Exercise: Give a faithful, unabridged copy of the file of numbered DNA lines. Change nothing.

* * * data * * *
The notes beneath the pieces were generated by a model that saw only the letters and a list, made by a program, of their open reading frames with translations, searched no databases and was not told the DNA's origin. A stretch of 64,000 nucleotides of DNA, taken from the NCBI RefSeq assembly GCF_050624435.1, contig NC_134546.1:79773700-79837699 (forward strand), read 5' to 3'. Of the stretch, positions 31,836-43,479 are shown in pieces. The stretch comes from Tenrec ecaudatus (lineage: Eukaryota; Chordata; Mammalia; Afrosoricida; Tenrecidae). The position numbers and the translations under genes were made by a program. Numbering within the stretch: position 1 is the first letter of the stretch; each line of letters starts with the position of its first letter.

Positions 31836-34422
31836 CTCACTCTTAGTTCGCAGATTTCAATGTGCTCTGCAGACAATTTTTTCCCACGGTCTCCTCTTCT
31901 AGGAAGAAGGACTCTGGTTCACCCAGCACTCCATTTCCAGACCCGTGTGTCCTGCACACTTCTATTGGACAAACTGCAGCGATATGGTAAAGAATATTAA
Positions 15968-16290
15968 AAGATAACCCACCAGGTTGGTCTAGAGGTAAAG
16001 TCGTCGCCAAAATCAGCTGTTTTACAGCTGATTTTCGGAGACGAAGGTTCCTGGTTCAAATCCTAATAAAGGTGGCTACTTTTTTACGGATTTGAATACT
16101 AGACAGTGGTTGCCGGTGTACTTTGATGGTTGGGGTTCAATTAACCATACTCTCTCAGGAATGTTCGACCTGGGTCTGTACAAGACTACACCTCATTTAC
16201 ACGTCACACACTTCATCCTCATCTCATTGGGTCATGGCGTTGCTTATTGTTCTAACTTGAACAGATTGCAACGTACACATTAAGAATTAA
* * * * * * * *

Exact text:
The notes beneath the pieces were generated by a model that saw only the letters and a list, made by a program, of their open reading frames with translations, searched no databases and was not told the DNA's origin. A stretch of 64,000 nucleotides of DNA, taken from the NCBI RefSeq assembly GCF_050624435.1, contig NC_134546.1:79773700-79837699 (forward strand), read 5' to 3'. Of the stretch, positions 31,836-43,479 are shown in pieces. The stretch comes from Tenrec ecaudatus (lineage: Eukaryota; Chordata; Mammalia; Afrosoricida; Tenrecidae). The position numbers and the translations under genes were made by a program. Numbering within the stretch: position 1 is the first letter of the stretch; each line of letters starts with the position of its first letter.

Positions 31836-34422
31836 CTCACTCTTAGTTCGCAGATTTCAATGTGCTCTGCAGACAATTTTTTCCCACGGTCTCCTCTTCT
31901 AGGAAGAAGGACTCTGGTTCACCCAGCACTCCATTTCCAGACCCGTGTGTCCTGCACACTTCTATTGGACAAACTGCAGCGATATGGTAAAGAATATTAA
Positions 15968-16290
15968 AAGATAACCCACCAGGTTGGTCTAGAGGTAAAG
16001 TCGTCGCCAAAATCAGCTGTTTTACAGCTGATTTTCGGAGACGAAGGTTCCTGGTTCAAATCCTAATAAAGGTGGCTACTTTTTTACGGATTTGAATACT
16101 AGACAGTGGTTGCCGGTGTACTTTGATGGTTGGGGTTCAATTAACCATACTCTCTCAGGAATGTTCGACCTGGGTCTGTACAAGACTACACCTCATTTAC
16201 ACGTCACACACTTCATCCTCATCTCATTGGGTCATGGCGTTGCTTATTGTTCTAACTTGAACAGATTGCAACGTACACATTAAGAATTAA